- The cuddly little scared thing waiting in some kennel at a shelter somewhere will get a chance to live in a warm home and a chance at adoption.
- The little thing who is scheduled to get that injection which will suck the life out of him, will get another chance to find someone who he can call home
- The scared and confused thing will be calmer and happier, and will give you and everyone he meets, all the love back and hence be more adoptable than the scared and snappy one he is at the shelter
Fostering is NOT difficult. A crate, food and toys, and some time from the daily schedule and some love is all that is needed. You can foster for as little as 2 weeks in a year to all the 52 weeks. After fostering once, you realize that it does not really affect the daily routine much.
I know foster parents who have fostered 100s of dogs. It has become a part of their life and it is difficult to imagine a schedule without a foster dog in it!. Foster parents become a bridge between the adopters and the dog. That dog might end up spending a good part of its life in a kennel, because the family who wants to adopt a dog like him might not know that he exists. The dog might be put to sleep because of a simple reason like lack of space in the shelter, even though the right family is waiting out there somewhere.
Our rescue gets a lot of small dogs from California Shelters with a kill rate as high as 80%. A lot of the small dogs are chihuahuas. That's because everyone in and around Hollywood wants a chi. So there is always a chi explosion in all California shelters. But in this state, we have more of bigger dogs in shelters and the smaller dogs usually get adopted within days. There is always a demand for small dogs and families who don't find one in shelters or rescues end up buying puppies from bad breeders or pet stores!. By getting some of the small dogs from California, the rescue tries to meet some of this demand. But there are only so many dogs that we can get here and we have only so many foster homes for those dogs.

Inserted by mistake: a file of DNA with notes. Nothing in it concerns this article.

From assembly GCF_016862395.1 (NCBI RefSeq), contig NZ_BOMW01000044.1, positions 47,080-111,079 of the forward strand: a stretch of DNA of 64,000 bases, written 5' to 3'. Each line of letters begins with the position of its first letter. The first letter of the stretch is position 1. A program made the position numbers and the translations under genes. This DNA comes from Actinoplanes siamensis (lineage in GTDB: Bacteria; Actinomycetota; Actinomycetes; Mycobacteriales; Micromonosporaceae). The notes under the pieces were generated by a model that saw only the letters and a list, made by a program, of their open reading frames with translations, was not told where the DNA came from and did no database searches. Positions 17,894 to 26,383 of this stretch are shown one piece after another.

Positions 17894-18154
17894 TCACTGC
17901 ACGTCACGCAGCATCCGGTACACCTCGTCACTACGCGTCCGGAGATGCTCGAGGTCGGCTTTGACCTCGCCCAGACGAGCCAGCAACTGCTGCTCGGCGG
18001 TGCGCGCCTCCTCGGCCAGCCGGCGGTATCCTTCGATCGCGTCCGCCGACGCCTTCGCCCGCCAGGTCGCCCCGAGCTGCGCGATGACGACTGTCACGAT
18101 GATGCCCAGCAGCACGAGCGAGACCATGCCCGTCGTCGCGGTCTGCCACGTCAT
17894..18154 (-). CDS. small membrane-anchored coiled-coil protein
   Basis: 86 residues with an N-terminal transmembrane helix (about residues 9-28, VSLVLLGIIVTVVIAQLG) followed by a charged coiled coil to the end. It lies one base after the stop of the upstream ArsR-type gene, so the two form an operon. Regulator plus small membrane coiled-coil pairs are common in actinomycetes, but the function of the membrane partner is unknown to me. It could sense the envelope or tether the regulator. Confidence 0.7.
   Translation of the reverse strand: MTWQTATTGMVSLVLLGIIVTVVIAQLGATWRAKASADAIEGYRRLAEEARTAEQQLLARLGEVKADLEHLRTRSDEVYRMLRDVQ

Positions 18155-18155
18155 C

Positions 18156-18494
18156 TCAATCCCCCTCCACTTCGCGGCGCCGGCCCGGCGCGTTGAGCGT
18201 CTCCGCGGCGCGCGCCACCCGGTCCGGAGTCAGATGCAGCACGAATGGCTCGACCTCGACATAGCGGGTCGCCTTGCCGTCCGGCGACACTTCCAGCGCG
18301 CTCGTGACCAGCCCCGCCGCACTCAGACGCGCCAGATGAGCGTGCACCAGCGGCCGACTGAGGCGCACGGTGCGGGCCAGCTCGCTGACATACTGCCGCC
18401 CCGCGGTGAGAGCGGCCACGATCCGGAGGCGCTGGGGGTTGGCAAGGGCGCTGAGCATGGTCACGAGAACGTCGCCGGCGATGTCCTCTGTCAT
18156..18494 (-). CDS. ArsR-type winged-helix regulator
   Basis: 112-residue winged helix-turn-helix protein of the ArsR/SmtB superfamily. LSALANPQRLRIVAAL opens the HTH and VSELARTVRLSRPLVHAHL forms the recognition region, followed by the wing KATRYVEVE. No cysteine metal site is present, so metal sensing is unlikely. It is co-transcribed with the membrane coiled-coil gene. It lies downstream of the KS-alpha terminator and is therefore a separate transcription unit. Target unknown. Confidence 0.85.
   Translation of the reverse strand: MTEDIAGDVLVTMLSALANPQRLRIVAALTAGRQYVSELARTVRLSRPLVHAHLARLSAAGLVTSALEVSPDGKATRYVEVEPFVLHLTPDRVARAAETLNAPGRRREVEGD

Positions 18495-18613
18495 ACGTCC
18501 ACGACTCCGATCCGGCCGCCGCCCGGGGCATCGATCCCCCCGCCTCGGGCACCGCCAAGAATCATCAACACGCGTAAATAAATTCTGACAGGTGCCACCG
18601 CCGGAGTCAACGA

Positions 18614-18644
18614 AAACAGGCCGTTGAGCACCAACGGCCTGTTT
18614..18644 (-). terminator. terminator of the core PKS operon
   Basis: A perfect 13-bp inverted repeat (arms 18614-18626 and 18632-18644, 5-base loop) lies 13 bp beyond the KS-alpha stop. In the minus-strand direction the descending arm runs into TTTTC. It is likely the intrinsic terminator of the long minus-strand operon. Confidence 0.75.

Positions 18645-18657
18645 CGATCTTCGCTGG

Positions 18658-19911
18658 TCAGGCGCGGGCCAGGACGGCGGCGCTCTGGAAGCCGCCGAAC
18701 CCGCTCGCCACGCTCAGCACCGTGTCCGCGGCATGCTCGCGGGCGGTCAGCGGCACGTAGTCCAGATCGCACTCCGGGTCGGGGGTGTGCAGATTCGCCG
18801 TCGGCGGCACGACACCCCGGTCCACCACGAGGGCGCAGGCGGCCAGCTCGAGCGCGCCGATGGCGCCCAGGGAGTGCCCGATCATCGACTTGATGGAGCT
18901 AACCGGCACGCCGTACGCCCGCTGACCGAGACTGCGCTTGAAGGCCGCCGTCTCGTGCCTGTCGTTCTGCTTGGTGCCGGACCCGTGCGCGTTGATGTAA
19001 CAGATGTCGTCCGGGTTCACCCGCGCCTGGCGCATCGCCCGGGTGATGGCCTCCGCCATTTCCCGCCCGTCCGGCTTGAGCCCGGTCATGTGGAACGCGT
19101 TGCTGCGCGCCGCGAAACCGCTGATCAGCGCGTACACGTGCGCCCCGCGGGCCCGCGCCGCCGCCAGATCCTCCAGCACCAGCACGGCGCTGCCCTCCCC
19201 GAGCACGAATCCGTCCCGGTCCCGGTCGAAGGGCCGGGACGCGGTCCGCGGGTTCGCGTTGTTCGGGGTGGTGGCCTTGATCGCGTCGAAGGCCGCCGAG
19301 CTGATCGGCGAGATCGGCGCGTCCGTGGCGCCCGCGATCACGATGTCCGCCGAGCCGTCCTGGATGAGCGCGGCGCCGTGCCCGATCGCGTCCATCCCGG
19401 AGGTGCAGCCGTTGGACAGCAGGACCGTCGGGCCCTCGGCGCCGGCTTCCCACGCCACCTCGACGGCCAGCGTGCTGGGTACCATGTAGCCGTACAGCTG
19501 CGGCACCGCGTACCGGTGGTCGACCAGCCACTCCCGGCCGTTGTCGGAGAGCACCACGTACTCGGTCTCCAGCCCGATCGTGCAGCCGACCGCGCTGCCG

Most of the foster parents in our rescue are seniors. They all have their own problems. One of them I met recently had had a bypass surgery and she was back to fostering 3 dogs at a time within a month. Most of the others have seen some or the other pain to realize that, life lived without trying to help others is not as meaningful. I don't know if it has something to do with sudden realization of mortality that makes one think about what good he/she has done. But It definitely is a different thought process, as I have not been able to influence and inspire anyone in my friend circle! I have at least influenced some people I have met here and there, and that is keeping me on track. It is very easy to lose hope and get depressed. A small step at a time, one life saved at a time and that happiness you get is something you would have never felt before. Hopefully, someone will read this and look at the sad eyes below and give up some of their time to doing something, anything !
I recently got a mail from the rescue with a list of 71 dogs with their pictures, and only 14 of them would get a chance to fly to Seattle into foster homes and then get adopted into forever homes. I will never be able to make such a decision. Those 57 pairs of eyes who will be left behind will haunt me forever. But this is what the rescue team does, every other week. Save a few and find them great homes. I hope some of you think of those lonely and scared eyes and decide to help some of them.